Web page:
Student fitness to practise procedures should be more consistent, RPS conference told

Inconsistency in the way fitness to practise cases are dealt with between different universities may be cause for concern, Mark Pitt of the Pharmacists’ Defence Association told conference audience.

Membership of the Royal Pharmaceutical Society (RPS) has grown by 3.4% in the 12 months, the second annual increase in a row, with the largest relative rise seen among pre-registration trainees. In the image, attendees from the 2014 RPS conference

Schools of pharmacy should share details of their student fitness to practise cases and their outcomes to help ensure procedures are consistent between universities, according to Mark Pitt, assistant general secretary of the Pharmacists Defence Association.

Speaking at the Royal Pharmaceutical Society (RPS) annual conference, Pitt raised concerns about inconsistencies in the way different pharmacy schools have handled similar student fitness to practise cases. As an example, he highlighted that, in one school, a student who forged a sick note to gain an academic advantage was suspended, which put back their academic progress by one year. In another school, no action was taken in a similar case. “I’m not saying that either of those is right,” he added.

“Most worrying is a failure [in some schools] to observe the principles of natural justice,” Pitt said, explaining that some students are not given a fair hearing, the opportunity to prepare or the chance to see the evidence against them. He added that, in some cases, universities had treated students more harshly in fitness to practise cases when employers were involved, such as when students were participating in summer placements, because of a desire to maintain good relationships with those organisations.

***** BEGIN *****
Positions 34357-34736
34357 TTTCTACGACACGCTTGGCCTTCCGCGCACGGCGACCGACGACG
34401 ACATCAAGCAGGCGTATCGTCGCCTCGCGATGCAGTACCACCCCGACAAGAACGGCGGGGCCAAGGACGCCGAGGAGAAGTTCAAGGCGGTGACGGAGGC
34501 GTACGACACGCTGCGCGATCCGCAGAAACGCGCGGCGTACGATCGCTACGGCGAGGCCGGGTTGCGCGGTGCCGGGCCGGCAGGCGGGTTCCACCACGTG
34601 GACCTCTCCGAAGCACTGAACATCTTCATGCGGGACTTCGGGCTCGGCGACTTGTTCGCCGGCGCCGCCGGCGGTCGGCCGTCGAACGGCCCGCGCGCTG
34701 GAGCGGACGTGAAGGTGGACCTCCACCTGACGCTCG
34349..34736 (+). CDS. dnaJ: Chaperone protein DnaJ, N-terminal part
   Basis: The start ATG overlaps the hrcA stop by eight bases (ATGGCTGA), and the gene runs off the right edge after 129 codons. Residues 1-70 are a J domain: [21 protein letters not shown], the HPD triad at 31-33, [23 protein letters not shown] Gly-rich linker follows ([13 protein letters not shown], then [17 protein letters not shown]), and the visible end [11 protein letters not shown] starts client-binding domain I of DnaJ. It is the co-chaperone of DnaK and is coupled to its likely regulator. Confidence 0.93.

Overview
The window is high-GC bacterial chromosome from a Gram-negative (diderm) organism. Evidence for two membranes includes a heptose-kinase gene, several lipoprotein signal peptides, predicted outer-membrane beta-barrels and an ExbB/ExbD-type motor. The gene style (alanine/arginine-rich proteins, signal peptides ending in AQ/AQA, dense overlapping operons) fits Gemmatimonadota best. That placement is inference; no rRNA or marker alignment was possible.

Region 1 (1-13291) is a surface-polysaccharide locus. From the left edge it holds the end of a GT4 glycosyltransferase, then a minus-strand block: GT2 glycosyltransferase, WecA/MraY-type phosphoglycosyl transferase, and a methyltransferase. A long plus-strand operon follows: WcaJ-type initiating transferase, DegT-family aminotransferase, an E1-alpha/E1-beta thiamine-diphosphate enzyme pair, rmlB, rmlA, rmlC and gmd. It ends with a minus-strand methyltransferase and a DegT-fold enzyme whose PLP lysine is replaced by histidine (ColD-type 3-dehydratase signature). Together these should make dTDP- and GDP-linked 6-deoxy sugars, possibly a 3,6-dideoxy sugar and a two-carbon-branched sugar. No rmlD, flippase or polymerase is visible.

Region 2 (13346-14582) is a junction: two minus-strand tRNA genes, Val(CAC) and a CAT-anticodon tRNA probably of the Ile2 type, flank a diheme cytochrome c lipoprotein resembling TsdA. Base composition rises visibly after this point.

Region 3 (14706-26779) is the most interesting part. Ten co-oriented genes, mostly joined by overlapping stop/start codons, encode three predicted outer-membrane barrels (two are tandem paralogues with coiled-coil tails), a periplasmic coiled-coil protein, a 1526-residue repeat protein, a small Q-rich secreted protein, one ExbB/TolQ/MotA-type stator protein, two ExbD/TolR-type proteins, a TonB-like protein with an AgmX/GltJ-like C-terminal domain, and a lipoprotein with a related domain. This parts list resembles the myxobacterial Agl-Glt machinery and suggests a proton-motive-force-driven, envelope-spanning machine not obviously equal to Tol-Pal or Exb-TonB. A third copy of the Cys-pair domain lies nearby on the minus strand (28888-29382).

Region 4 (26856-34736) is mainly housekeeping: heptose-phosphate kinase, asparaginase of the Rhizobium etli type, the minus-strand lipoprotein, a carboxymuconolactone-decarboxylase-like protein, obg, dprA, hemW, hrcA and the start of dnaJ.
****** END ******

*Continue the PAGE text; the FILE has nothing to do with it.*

RPS conference attendees heard Pitt’s comments in a session on 8 September 2014 about student fitness to practise procedures led by Joy Wingfield, professor of pharmacy law and ethics at the University of Nottingham and chairman of the Pharmacy Law and Ethics Association. She told the audience: “It’s been four years now since the system came in, so it seems an appropriate time to start thinking about just how rational the procedure is [and] whether decisions are well made.”

Damian Day, head of education at the General Pharmaceutical Council (GPhC), said that the regulator would like to gain a fuller picture of how procedures are working in universities. He explained that, because the majority of incidents are dealt with by the individual pharmacy schools or, for severe allegations, escalated to the courts, the GPhC does not see many cases and therefore it does not have a full picture of student behaviour. This also means that the GPhC has yet to refuse to register someone on the basis of what they have done as a student because cases are usually dealt with by the pharmacy schools or externally instead.

Day also told delegates there are no plans to register students with the regulator. Currently, the only healthcare profession to register students is optometry, and “even they don’t think it’s a terribly good idea”, Day said. Pitt added that there would be a considerable cost involved with student registration.

Last updated
The Pharmaceutical Journal, PJ, 27 September 2014, Vol 293, No 7829;293(7829):DOI:10.1211/PJ.2014.20066405

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